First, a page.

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cover3By Roy Douglas Malonson, Publisher

L.A Clippers Owner Donald Sterling racist rants may have turned heads across America, but inside his latest interview about race, there is perhaps one small nugget of truth.

During his latest interview, Sterling said. “That’s one problem I have. Jews, when they get successful, they will help their people, and some of the African-Americans — maybe I’ll get in trouble again — they don’t want to help anybody…,”

Where can it go from here. We MUST Understand that it is really not about Donald Sterling or Magic Johnson.

It is about real Black men and real Black women looking in the mirror and asking ourselves is it time for Black America to do a self analysis on itself and be honest enough to ask ourselves have we done enough?

There are indeed a number of successful Blacks in government, business, education, holding public offices and serving as CFO’s and CEO.

Are we in the fight for civil rights equality. Are we pacesetters and trailblazers or turtles on the fence post?

During the early days of the civil rights movement, the overall attitude existed that what happened to one African-American happens to all and affects all of us.

The sense was that African-Americans were all connected from Rosa Parks incident involving taking a seat at the front of the bus to the criminal lynching of African Americans, the bombing of a church in Birmingham Alabama that killed four Black children, the freedom marches and the struggles to vote across the South.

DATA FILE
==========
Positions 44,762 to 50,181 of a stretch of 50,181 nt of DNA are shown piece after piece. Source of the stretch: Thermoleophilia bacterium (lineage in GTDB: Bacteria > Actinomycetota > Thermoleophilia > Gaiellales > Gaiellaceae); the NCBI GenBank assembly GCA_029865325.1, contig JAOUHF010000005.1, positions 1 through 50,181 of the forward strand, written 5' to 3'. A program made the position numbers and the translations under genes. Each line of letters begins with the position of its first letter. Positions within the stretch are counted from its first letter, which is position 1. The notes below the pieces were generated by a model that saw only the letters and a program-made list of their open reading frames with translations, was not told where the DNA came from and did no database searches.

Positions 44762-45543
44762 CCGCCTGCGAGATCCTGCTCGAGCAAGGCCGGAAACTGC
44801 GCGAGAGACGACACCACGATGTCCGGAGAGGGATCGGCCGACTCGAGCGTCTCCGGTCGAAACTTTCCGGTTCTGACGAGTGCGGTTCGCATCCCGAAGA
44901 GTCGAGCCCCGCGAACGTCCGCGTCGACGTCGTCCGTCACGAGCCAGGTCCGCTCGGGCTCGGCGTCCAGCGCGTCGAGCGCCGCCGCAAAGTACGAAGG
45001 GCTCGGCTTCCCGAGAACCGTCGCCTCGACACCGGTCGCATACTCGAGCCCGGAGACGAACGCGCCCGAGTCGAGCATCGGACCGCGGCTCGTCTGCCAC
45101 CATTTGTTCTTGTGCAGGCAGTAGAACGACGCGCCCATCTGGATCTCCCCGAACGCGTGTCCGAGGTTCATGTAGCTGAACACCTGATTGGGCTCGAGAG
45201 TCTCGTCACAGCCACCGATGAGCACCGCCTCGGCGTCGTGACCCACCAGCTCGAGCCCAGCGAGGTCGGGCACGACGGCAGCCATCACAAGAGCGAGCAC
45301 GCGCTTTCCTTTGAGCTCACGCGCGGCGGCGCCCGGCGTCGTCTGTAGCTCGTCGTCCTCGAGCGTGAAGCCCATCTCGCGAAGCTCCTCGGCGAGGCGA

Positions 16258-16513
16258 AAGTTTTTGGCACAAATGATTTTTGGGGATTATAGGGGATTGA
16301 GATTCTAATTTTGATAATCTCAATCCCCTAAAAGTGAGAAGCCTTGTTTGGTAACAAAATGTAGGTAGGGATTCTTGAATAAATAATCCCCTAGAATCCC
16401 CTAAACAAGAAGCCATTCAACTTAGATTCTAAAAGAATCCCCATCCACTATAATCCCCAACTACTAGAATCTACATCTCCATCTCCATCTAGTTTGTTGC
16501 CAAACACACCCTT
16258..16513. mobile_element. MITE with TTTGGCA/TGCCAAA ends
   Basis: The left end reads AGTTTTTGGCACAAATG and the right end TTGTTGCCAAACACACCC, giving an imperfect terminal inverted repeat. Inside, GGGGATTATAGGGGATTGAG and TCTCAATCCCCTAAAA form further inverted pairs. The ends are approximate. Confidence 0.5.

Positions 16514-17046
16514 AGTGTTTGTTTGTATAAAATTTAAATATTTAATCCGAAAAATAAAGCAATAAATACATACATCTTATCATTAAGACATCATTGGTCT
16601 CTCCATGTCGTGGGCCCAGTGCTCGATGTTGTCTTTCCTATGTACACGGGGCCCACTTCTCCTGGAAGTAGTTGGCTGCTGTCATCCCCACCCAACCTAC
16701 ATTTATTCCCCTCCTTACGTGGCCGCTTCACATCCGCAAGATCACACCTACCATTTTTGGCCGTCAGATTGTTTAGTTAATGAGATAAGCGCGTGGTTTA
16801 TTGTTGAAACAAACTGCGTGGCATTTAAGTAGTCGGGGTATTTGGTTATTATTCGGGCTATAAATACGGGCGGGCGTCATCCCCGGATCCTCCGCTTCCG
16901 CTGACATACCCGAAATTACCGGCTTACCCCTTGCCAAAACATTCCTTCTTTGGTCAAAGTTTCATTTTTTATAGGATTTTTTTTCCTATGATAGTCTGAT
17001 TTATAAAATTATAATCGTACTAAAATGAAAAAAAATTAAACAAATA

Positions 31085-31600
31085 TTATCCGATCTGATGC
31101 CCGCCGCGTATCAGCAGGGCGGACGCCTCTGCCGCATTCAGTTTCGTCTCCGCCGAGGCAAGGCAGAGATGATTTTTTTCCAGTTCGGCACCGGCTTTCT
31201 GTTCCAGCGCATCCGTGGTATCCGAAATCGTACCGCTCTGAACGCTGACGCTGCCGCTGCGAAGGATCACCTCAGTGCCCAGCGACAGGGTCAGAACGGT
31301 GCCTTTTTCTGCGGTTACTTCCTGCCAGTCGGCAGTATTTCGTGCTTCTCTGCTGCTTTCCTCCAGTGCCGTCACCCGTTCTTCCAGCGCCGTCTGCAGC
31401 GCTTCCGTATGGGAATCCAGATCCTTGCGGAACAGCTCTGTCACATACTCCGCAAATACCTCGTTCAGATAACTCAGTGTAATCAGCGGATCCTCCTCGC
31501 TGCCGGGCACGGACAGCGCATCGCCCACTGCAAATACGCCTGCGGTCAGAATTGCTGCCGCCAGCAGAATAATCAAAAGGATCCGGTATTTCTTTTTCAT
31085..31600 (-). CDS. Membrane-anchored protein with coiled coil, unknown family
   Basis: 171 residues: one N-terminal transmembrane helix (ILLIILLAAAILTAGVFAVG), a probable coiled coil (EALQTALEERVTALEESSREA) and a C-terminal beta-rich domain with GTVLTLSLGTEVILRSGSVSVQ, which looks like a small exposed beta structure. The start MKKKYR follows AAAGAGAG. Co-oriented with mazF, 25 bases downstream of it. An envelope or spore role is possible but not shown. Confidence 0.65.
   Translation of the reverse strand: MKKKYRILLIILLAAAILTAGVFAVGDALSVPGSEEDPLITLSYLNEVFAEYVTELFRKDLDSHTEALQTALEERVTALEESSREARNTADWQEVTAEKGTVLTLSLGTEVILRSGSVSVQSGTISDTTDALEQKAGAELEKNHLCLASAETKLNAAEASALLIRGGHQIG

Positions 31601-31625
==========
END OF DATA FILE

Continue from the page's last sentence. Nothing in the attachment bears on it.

That sense of brotherhood sparked the civil rights movement and resulted in a number of gains that led to the passing of the Civil Rights Act of 1964.

We have not communicated that same brotherhood and same urgency to the current generation and that failure does leave Black America in a very precarious situation.

The talk must go from the shade tree, the water cooler and church fellowship halls to the streets. Failing to take a stand and fight means Black America is facing a fall that could mean our own eventual self termination and extermination as a people.

We MUST Understand to overcome racism African-Americans must use its own resources from the community to rebuild neighborhoods and forge economic growth.

It is time for Black people to help each other move toward independence and self empowerment.

We cannot blame anyone for failure but who we see standing in that mirror. We have the talent, skills and resources to help ourselves and that is where building our future lies.

Regaining the edge and controlling the destiny of African-American communities is linked to recapturing the freedom spirit, preserving the fight for liberty and justice for all and planting seeds of hope in the hearts of young people.

We MUST Understand that African-Americans are in control of their own destiny and need to unite and rethink strategy and refocus on priorities for the community.

After developing that plan hold community meetings and demand every elected officials and business leaders attend in an effort help them understand what the organized plan of action for the community.

Community leaders, preachers and officials all must be on the same page, be involved and understand that the same thing it took to get our freedoms is the same thing it takes to keep it.

Armed with action plans and a united effort, African-Americans should consider returning to the days of Civil Rights movement, boycotts, protests and making noise in order to demand the kinds of changes that will revive us and rewrite the current future projections for Black people.

It is time for another Malcolm X, Martin Luther King Jr. and Thurgood Marshall.

We MUST Understand that our selfish attitudes must change about making it and getting as much as possible for self. It is time to make sacrifices for the good of all our people.

Real Leaders stand up and challenge the people to pick up the torch and start trends that will pave the way for more activism and re-ignite the fight for change and under gird those fighting issues in the political realm and the workplace.